United States troops were first sent to Vietnam in 1961 to bolster the crumbling regime of Ngo Dinh Diem and to serve as advisors in the war against the Viet Cong. Since then American commitment in South Vietnam has steadily increased.
Despite President Kennedy's announcement that all U.S. soldiers would leave South Vietnam in 1965, there are now 22,000 servicemen there, more than at any previous time. The death toll has reached 223; more Americans (21) died in action last month than in any other of the Vietnamese conflict. At first U.S. troops were only to serve as military advisors; then it was announced that Americans would return fire when fired upon; and this year it has become clear that in many instances military action is being initiated by Americans.
Although United States involvement has increased, the development of the political and military situation in Vietnam leaves much to be desired. In the past year Saigon has been ruled by Diem, Minh, Khanh, and now Tran Van Huong. The "strategic hamlet" program has been a failure; since January over 1000 government officials have been kidnaped or assassinated by the Viet Cong; battles with the Viet Cong have been larger than ever: and Viet Cong fire-power, especially against aircraft, has become more effective every month.
The greatest U.S. military loss occurred just two weeks ago when Viet Cong mortar fire killed four U.S. servicemen and destroyed or damaged twenty bombers at Bienhoa air force base, near Saigon. A few days after the shelling of Bienhoa, General Nguyen Khanh, former Premier and presently military chief of staff, reiterated what he considers the solution for South Vietnam's problems: that South Vietnam and the United States should attack North Vietnam.
The most frightening aspect about Khanh's proposal is that it is becoming increasingly acceptable both in Saigon and Washington. When Khanh orginally suggested attacking North Vietnam last spring, American officials in Saigon were reported to be disturbed by his suggestion, and Khanh was told to forget such ideas and concentrate on winning the war in South Vietnam. But press reports indicate that the idea of an attack against Hanoi has become more palatable in the wake of the Gulf of Tonkin affair and the steady degeneration of military stability.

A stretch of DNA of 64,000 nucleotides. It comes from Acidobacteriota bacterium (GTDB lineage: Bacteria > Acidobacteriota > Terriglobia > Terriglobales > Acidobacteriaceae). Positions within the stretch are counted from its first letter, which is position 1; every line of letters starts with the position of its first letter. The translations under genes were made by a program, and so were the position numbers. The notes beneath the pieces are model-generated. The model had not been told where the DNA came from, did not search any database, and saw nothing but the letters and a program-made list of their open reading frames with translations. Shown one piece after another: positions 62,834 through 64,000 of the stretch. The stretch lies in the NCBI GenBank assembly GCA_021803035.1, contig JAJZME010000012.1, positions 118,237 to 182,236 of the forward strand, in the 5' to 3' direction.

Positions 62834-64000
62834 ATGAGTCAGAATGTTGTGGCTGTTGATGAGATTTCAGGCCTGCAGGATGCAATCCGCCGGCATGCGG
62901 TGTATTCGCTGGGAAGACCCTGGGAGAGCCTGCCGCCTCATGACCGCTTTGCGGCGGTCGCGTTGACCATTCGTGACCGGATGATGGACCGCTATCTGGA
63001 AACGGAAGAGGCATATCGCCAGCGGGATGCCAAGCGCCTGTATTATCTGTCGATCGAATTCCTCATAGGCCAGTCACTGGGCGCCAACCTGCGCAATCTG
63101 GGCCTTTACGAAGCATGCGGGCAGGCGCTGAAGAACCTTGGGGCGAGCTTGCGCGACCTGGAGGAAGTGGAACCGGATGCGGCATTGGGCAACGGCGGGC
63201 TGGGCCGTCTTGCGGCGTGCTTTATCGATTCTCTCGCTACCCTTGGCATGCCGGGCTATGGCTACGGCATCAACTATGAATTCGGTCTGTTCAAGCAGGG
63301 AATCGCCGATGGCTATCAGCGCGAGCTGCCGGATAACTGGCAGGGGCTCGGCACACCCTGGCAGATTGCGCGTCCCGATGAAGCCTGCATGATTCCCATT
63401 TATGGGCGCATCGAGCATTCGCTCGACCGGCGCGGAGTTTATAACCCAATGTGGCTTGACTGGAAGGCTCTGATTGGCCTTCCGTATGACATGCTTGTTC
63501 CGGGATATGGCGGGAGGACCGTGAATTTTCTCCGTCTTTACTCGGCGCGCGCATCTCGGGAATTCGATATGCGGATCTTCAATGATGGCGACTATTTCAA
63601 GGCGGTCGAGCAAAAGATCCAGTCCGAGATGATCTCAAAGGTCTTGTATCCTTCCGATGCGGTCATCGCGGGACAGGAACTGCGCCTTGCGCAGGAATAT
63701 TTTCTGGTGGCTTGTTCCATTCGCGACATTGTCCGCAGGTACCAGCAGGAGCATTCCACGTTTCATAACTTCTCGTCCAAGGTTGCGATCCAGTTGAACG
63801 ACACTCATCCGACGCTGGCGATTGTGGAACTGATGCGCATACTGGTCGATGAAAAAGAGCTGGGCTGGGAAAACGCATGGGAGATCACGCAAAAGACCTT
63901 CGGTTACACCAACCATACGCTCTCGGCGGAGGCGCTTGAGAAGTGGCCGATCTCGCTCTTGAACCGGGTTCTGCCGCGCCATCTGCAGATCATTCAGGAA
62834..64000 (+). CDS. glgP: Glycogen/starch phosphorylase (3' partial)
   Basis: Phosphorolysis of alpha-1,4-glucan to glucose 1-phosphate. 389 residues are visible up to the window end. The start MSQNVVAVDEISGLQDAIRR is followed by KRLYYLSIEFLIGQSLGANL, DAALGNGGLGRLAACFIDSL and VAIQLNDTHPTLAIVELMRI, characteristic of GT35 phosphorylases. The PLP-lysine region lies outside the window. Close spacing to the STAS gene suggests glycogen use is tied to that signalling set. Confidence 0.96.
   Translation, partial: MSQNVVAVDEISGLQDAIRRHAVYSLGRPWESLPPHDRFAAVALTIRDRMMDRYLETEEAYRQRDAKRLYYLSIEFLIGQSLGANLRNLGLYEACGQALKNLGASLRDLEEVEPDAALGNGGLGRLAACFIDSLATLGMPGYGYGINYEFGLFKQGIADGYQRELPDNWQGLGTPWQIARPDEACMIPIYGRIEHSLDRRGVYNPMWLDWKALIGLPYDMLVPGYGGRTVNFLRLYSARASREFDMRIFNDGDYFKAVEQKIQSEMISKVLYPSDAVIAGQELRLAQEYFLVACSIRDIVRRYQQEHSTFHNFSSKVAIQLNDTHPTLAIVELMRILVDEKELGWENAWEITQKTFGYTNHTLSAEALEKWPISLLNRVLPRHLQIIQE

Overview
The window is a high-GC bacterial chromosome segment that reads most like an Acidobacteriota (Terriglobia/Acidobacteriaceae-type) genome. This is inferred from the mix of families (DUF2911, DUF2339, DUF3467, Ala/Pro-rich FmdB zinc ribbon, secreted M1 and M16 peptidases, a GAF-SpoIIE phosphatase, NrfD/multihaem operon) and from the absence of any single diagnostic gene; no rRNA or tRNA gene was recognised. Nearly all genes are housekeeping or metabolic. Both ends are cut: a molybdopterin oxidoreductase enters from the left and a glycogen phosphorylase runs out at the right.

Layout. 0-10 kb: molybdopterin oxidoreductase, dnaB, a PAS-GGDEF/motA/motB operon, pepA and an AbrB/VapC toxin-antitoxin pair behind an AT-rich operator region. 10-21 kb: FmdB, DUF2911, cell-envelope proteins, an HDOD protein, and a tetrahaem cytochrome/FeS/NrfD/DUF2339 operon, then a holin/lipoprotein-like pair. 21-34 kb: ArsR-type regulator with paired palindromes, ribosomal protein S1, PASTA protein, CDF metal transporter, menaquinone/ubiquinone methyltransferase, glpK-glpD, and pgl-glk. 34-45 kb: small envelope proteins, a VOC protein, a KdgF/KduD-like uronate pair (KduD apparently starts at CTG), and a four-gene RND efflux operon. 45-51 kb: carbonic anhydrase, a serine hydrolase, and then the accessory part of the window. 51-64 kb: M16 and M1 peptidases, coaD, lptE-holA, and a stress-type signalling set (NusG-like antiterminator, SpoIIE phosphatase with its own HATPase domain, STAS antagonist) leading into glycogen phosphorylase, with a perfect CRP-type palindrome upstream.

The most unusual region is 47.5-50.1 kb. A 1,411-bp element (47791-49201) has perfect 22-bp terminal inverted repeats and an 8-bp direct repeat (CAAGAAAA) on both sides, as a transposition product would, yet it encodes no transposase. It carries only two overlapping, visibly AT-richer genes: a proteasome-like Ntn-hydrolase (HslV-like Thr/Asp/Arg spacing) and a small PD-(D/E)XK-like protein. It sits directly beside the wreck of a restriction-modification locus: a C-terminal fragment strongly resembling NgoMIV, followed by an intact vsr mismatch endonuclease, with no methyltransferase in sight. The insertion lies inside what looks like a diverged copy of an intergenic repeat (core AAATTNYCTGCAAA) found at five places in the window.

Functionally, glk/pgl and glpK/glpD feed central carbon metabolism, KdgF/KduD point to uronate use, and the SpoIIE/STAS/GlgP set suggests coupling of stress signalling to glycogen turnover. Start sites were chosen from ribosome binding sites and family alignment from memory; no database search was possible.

On August 5, the day after American jets bombed North Vietnam's torpedo-boat bases, both China and the Soviet Union announced that they would not "sit idly by" in the face of any U.S. "aggression" against North Vietnam. It is clear that were South Vietnam to attack North Vietnam, American would risk another Korea and probably worse.
President Johnson recognized these dangers and took care on August 4 to point out that the action of the U.S. jets was not to be regarded as an act of war, but rather as a "limited and fitting" reply to North Vietnamese provocation. The President noted that "we Americans know, if others have forgotten, the risks of spreading conflict."
Now that Johnson has been returned to office, he has both the time and popular support to transform these words into effective policy. The difference between sending 22,000 troops to the aid of a friendly government and sending the United States into war against a foreign nation should be made clear to all Americans, particularly to those who plan the military strategy in Saigon.
The President should point out clearly that an attack on North Vietnam is consistent with neither American goals in South Vietnam nor American's interest in world peace. To consider attacking the Hanoi regime is a shortsighted view that can little enhance American interests in Southeast Asia and which threatens the United States with the loss of far more than it can hope to gain.